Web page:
A lot of new businesses are carried away and figure their passion and optimism are enough to build a successful company. Others say they were just too busy to develop a formal business plan. But operating without a plan can prove even more time-consuming in the long run.

Pinson, Linda. (2004). Anatomy of a Business Plan: A Step-by-Step
Guide to Building a Business and Securing Your Company’s Future (6th Edition). Page 20. Dearborn Trade: Chicago, USA.
Small Business Notes business plan outline for small business
Tasmanian government project management knowledge base
government project plan Archived June 22, 2009 at the Wayback Machine
Eric S. Siegel, Brian R. Ford, Jay M. Bornstein (1993), ‘The Ernst &
Young Business Plan Guide’ (New York: John Wiley and Sons) ISBN 0-471-57826-6
Creating a Business Plan: Expert Solutions to Everyday Challenges.
United States: Harvard Business School. 2007. p. 7. ISBN 1422118851.
“Cayenne Consultng LLC Ten Big Questions” (PDF). ‘Cayenne
Consultng LLC’. Cayenne Consultng LLC. 2015-03-28. Retrieved 2015-03-28.
“Pennsylvania Business Plan Competition”. Economic Spa.
competition intended to teach economic principles to K-12 students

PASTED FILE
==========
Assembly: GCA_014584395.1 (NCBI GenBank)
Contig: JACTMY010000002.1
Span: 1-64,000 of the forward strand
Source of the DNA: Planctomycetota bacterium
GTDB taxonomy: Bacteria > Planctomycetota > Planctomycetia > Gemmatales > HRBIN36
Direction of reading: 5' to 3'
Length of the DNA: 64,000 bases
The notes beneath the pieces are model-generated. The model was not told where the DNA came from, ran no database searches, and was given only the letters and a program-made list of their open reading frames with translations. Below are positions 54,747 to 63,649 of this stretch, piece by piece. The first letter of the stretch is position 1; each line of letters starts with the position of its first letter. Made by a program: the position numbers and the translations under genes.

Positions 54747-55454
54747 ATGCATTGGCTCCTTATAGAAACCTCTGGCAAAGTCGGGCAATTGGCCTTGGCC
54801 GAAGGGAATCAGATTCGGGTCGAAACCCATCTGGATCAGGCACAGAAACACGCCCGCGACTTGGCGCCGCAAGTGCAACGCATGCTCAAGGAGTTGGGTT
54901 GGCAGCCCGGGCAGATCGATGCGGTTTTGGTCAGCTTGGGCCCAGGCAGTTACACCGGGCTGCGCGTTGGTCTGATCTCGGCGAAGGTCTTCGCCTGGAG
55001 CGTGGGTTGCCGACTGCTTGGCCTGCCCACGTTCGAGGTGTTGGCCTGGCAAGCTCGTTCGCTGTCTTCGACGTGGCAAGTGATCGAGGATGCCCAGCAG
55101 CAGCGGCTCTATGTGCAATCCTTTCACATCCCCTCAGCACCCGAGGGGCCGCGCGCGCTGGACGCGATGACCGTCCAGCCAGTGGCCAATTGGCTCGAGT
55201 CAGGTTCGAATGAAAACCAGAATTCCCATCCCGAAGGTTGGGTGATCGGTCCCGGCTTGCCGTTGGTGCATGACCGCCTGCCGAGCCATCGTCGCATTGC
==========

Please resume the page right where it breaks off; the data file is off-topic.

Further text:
Bernier, Ph.D., P.Ag., Roger Laurent. Five Criteria For a Successful Business Plan in Biotech. Archived from the original on January 6, 2012.
Maranjian, Selena (November 8, 2001). “‘South Park’s’ Investing Lesson”. The Motley Fool.


Feminism is defined by the Oxford English Dictionary as ‘the advocacy of women’s rights on the ground of the equality of the sexes.’ At one level this is very simple, seeking equal and fair treatment for both men and women, not discriminating against either just because of their gender. it could be said that feminism aligns itself with the Biblical statement that we are all created in God’s image, both male and female (Genesis 1:27) and God’s image can’t be second-rate.
On the other hand feminism as a concept has become hugely loaded and divisive. So often it morphs into a form of identity politics where women’s rights become tied to a pro-choice, anti-marriage, secularist agenda supportive of LBGT rights and hostile towards perceived masculine privilege. To call yourself a feminist causes others to make assumptions about you that may or may not be true.